Jack McCaffrey and Bernard Brogan. Two special footballers. Two victims of the cruciate curse.
McCaffrey had the good luck (if you'd call it that) to rupture his ACL in last year's All-Ireland final, giving him a long enough window of opportunity to get back for the real business of Championship 2018.
And how: two RTÉ Man of the Match awards, in the semi-final and final, to crown his comeback.
Brogan's misfortune was to wreck his knee in February. And to have turned 34 in April. Too little time for a player with less time to begin with.
So while McCaffrey was blazing a trail in either half against Tyrone on Sunday, Brogan was not part of the match-day 26. While Jack wore No 7, Bernard had No 27 on his back.
But according to his comrade-in-recovery, this makes him even more of a Sky Blue icon.
"He made it, in fairness to him, he got back," says McCaffrey, alluding to Brogan's against-the-odds recovery to feature as a late blood-sub against Roscommon a month ago.
"He just ran out of time unfortunately. If the All-Ireland final had been on the weekend it traditionally is, he would have had another two weeks of football under him and he could have been in the mix.
"But I was chatting to Bernard yesterday and, for me, Bernard Brogan made the transition from an excellent Dublin footballer to a Dublin legend over the last season because he was given the easy out.
"A man who has won absolutely everything, such a silky footballer, such a once-in-a-generation player, and to have an injury happen at his age and the point that he's at in his life, children and his business and everything; no one would have begrudged him if he said, 'I'm off'.
"But to have him around the dressing-room ... over the last week maybe he realised that he'd just run out of grass but he was a selfless bloke, he was chatting to the younger lads. I have massive respect for him already but I absolutely love that man now," he concludes. "He's set such a standard now for the rest of us to live up to."
As a newly qualified doctor with first-hand experience of major knee surgery, McCaffrey has a good handle on the sacrifices Brogan made.
"He would have had a slightly different operation to mine with a view to getting back quicker. A different technique. He gave himself every chance and I remember the first time seeing him running - I couldn't walk at that point in my recovery and he was running up and down.
"He couldn't walk either at that point but he was still out there with boots on. So, look, I'm not going to speak for Bernard, I can only see that it's been incredibly tough for him but he's done a remarkable job ... and I hope he's around for a couple more years."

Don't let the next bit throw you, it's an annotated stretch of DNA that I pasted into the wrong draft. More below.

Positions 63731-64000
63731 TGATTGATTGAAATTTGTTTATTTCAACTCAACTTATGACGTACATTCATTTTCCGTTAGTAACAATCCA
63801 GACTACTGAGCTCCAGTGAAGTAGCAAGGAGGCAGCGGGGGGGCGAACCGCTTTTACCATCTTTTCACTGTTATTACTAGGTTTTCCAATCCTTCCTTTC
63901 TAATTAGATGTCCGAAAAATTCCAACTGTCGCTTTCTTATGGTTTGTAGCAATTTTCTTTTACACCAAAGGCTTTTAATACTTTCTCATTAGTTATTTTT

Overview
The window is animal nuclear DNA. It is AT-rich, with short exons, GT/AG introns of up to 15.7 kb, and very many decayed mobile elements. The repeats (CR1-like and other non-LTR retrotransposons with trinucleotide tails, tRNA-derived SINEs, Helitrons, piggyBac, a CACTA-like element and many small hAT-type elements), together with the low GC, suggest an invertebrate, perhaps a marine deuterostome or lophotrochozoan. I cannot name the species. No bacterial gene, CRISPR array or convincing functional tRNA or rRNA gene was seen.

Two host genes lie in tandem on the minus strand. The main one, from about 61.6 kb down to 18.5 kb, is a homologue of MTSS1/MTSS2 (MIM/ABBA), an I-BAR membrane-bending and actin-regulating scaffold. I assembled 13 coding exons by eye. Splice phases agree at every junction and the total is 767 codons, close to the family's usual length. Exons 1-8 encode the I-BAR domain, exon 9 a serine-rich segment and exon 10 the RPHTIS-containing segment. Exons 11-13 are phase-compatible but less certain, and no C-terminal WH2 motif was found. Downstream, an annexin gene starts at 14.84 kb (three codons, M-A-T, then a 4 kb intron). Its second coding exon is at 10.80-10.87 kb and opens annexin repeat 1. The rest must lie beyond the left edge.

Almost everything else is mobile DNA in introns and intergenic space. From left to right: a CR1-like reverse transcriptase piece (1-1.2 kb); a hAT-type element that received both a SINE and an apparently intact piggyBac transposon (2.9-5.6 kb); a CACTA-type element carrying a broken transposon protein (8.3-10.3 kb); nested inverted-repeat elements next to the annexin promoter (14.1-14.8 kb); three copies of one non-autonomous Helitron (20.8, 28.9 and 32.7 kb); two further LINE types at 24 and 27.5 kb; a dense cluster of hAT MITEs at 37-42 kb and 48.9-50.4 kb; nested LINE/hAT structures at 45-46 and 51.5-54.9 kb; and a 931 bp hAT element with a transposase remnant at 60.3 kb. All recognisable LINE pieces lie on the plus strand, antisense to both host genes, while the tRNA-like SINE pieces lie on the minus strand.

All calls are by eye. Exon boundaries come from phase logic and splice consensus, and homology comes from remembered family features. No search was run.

Most of this team will be around for that, and longer. Nine of Dublin's All-Ireland '15' are aged 25 or under.
"There were five lads who started that were born in '93 and played football together growing up," he explains.
"Myself, Paul Mannion, John Small, Brian Fenton and Ciarán Kilkenny. That's something that I take immense pride in, because we were coached by Dessie Farrell. My father (Noel) was involved as well. When you take a little step back, it's kind of great to be able to see his fingerprints on a lot of what has gone on."
Speaking of dad, himself an All Star defender in his day, Jack admits that McCaffrey Snr was "a bag of nerves" in the days beforehand.
"If anyone wasn't underestimating Tyrone it was the McCaffrey household. He has just been all over the place," his son admits.
"Basically what I was hearing every day was that this was this Dublin team's biggest ever challenge. And I agree with him.
"The last time I remember coming into a game as hot (favourites) as that was Donegal in 2014 when everyone was saying, 'Jesus, this team is unbeatable.' It's so, so dangerous. So I think it was a real credit to the group this year that even though all of that was going on, we were on the money."
Every All-Ireland, he continues, brings a "different dynamic to it. And this year, I finished training on Tuesday and I got a call from Dad asking did I get hurt, was I fine, was I all right?
"I think he was so relieved and happy that I just lasted the game. And obviously that the result fell the way it did ... he's the first man I look for as soon as the final whistle blows. I've photos with him after every All-Ireland final we've won."
McCaffrey then reminds his audience that, at the fourth time of asking, Sunday was "the first time I've been on the pitch when the final whistle blew in an All-Ireland final. Incredible. It was so satisfying, such a relief.
"Going out, it wasn't about getting forward and kicking scores. I just wanted to work as hard as I possibly could.
"For me, you see Cian (O'Sullivan) go off injured early on. The lads got me out of jail last year and, you know, pulled me over the line when I couldn't go out and do it myself. To be able to do that for a teammate this year was really, really special."